Hardware & Software
Network Configuration in Linux
September 3, 2014
Network configuration in Linux differs compared to Windows and Mac. This post addresses network configuration on Linux systems. Although I don’t use Ubuntu, openSUSE or RHEL(Red Hat Enterprise Linux), it’s important to test out each distro and see the differences, specifically when it comes to network configuration.
Without the proper understanding for configuring your network connections, you’re limited in access to resources online. I ran into this issue recently after switching to Arch Linux.
The most consistent and widely used tools for network configuration is Network Manager. This tool handles connections through the GUI as opposed to the command line.
Network Manager keeps you connected
Network Manager utility that originated as a GNOME project. It manages lists of all wired and wireless connections, passwords, and sets up Virtual Private Networks (VPNs).
For most distros wired and wireless connections don’t require manual configurations. Network Manager handles the configurations and settings with the help of Dynamic Host Control Protocol (DHCP). Once you connect via an Ethernet cable, the network configures automatically.
Wireless connections don’t connect automatically. Most wireless networks (if you’re sane) have WPA, WPA2 or even WEP encryption enabled on their routers. If your wireless router utilizes WEP, contact your wireless provider to see how to upgrade to WPA or WPA2. You may not be the target of malicious hackers, but WEP contains multiple easily exploitable vulnerabilities.
When you attempt to connect to the local Wi-Fi, Network Manager manages and saves passwords necessary to access networks. You can use Network Manager in other distributions such as Arch, but other options exist via the command line.
Wifi-Menu in Arch Linux
Arch Linux is for more advanced users, which I am not. Everything ranging from the initial Arch installation to connecting to wireless networks requires the CLI. The user writes the partition table, creates directories, mounts those directories, and even manually connects to wireless networks via the wifi-menu tool.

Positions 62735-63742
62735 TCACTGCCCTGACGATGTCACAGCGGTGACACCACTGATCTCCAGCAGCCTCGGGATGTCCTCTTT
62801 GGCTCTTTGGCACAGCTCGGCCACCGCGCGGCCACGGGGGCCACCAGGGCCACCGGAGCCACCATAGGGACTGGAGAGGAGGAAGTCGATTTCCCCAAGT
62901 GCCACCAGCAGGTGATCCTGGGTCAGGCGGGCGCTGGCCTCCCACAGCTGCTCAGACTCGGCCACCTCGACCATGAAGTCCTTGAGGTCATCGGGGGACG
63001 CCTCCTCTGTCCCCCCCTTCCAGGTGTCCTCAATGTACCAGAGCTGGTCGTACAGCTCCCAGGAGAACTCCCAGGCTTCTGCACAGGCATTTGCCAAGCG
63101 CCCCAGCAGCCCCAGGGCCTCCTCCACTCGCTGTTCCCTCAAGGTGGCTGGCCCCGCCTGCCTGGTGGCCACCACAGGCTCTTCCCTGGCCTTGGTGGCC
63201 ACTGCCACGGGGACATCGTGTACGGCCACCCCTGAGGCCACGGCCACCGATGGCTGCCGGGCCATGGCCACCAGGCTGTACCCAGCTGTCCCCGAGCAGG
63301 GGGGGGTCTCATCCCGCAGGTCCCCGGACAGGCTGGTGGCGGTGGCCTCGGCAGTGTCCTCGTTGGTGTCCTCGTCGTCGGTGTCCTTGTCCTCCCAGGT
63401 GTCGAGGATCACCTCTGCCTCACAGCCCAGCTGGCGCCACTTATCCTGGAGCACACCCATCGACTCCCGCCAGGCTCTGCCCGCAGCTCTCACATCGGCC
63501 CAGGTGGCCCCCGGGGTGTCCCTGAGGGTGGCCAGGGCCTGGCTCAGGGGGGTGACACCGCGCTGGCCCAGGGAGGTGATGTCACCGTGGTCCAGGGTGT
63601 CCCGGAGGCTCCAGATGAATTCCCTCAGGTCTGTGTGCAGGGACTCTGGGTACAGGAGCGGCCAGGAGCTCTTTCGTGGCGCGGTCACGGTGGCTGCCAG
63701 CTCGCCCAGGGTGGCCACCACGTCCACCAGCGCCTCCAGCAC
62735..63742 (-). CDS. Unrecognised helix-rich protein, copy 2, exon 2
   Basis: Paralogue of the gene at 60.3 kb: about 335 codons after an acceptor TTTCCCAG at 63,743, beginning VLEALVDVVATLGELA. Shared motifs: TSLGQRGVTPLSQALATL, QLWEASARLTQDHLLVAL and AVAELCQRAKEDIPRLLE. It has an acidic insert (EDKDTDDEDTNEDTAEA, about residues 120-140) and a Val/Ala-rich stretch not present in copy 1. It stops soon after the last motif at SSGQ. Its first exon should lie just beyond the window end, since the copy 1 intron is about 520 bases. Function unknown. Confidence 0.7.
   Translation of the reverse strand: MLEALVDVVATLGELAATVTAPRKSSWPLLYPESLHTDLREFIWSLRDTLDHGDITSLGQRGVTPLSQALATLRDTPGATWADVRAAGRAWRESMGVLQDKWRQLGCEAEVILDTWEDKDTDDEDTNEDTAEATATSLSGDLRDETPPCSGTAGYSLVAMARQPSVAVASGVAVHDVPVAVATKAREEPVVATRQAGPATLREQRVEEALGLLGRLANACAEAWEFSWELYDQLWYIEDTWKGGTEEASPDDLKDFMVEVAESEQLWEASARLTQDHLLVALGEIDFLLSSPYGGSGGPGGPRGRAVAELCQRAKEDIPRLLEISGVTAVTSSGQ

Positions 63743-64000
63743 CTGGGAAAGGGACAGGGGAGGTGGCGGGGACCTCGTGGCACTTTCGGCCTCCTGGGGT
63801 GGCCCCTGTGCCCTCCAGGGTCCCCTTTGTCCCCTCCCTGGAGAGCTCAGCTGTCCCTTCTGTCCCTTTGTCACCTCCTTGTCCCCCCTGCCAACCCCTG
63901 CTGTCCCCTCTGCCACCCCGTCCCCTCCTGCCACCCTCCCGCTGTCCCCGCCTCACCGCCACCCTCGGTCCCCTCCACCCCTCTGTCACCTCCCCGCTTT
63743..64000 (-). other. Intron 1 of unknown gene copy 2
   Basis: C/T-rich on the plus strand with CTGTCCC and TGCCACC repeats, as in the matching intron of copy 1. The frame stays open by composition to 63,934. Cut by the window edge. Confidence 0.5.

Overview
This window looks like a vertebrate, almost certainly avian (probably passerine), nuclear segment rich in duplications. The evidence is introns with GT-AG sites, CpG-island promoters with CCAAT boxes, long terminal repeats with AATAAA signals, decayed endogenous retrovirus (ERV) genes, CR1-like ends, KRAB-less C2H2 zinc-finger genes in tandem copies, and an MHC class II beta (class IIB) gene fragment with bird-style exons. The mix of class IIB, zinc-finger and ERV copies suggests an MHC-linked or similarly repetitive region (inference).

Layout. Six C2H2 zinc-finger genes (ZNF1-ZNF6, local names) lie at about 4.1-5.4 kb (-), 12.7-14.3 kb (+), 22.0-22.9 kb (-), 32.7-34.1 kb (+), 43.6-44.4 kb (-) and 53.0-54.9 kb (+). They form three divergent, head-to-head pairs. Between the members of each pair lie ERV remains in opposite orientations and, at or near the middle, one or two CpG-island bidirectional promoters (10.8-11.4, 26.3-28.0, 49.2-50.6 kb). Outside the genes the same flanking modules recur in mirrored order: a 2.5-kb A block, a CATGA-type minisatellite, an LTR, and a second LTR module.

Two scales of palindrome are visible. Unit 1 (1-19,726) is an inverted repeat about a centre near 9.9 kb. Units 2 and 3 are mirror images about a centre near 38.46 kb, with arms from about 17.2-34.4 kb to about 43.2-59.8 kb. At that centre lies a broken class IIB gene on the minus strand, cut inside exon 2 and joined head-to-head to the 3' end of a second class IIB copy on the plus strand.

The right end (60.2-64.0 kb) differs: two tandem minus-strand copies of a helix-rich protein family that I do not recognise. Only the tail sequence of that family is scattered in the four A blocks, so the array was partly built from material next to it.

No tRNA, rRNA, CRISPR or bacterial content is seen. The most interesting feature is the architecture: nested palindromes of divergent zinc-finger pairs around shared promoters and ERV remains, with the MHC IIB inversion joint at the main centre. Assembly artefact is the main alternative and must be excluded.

The wired folks in Arch can rely on dhcp. Simply run a sudo systemctl enable dhcpcd and then sudo systemctl start dhcpcd. Once you create the system link, this enables the dhcp for wired connection to work. You do not need to stop dhcp to enable wireless connections. The two will not interfere with one another.
To connect to a wireless network, you can manually access the network through the command line. The wifi-menu depends on the dialog tool. Install dialog before attempting to use wifi-menu. Then enter sudo wifi-menu. This scans for wireless networks and raises a window prompt with available nearby networks. From there select a network, enter the correct password, and connect. Connecting in Arch is as easy as that. Though remember there’s always room for error.
I experienced an issue with wifi-menu since I entered the network key incorrectly. It failed to connect and didn’t offer a prompt or error message indicating this failure. If you run into issues connecting, start troubleshooting with advice found on the Arch wiki for wireless network configuration page. This is the one centralized source for everything Arch since it’s not a widespread or popular distribution based off Debian, SUSE, or Fedora.
Easier Management with Network Manager
Rather than deal with wifi-menu, you can install and start Network Manager in Arch as well. Enter in sudo pacman -S networkmanager to download and install the package. Then sudo systemctl start NetworkManager to start the graphical manager for easier access to wireless connections. You may want to enable Network Manager so you won’t have to start it every time to connect.
This simple explanation about network configurations in Linux may seem dim witted to you, but for the Windows and Mac users out there, Linux does come with a learning curve.